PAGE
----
Bearing in mind that it is imperative, if people are to be able to monitor the conduct of their Government and to participate fully in a democratic society, that they have access to governmentheld information;
Desiring to promote a clear recognition of the limited scope of restrictions on freedom of expression and freedom of information that may be imposed in the interest of national security, so as to discourage Governments from using the pretext of national security to place unjustified restrictions on the exercise of these freedoms;
Recognizing the necessity for legal protection of these freedoms by the enactment of laws drawn narrowly and with precision, and which ensure the essential requirements of the rule of law; and
Reiterating the need for judicial protection of these freedoms by independent courts;
Agree upon the following Principles and recommend that appropriate bodies at the national, regional and international levels undertake steps to promote their widespread dissemination, acceptance and implementation:
(a) Everyone has the right to hold opinions without interference.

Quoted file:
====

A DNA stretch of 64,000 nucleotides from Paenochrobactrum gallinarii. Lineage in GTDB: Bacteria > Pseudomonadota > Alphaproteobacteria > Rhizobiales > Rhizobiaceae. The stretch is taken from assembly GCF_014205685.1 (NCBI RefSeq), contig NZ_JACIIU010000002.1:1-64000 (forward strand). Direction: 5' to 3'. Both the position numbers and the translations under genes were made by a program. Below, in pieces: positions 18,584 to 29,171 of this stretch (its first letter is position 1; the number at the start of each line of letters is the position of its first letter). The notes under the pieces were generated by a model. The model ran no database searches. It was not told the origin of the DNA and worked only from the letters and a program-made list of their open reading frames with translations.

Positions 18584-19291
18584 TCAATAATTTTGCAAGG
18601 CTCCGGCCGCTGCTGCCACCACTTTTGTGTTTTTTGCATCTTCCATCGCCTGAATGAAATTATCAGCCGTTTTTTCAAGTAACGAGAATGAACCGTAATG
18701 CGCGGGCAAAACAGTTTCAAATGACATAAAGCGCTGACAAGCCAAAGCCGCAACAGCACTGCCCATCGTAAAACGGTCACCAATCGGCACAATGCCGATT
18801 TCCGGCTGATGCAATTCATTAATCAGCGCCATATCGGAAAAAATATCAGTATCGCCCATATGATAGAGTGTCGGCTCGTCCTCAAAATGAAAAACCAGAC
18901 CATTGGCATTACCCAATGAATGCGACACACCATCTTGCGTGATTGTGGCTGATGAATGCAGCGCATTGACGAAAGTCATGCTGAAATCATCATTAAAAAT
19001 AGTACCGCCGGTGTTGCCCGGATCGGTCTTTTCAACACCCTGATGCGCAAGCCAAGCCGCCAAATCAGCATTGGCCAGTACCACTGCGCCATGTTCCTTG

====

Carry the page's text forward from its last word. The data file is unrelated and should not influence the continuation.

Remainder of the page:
(b) Everyone has the right to freedom of expression, which includes the freedom to seek, receive and impart information and ideas of all kinds, regardless of frontiers, either orally, in writing or in print, in the form of art, or through any other media of his or her choice.
(c) The exercise of the rights provided for in paragraph (b) may be subject to restrictions on specific grounds, as established in international law, including for the protection of national security.
(d) No restriction on freedom of expression or information on the ground of national security may be imposed unless the Government can demonstrate that the restriction is prescribed by law and is necessary in a democratic society to protect a legitimate national security interest. The burden of demonstrating the validity of the restriction rests with the Government.
(a) Any restriction on expression or information must be prescribed by law. The law must be accessible, unambiguous, drawn narrowly and with precision so as to enable individuals to foresee whether a particular action is unlawful.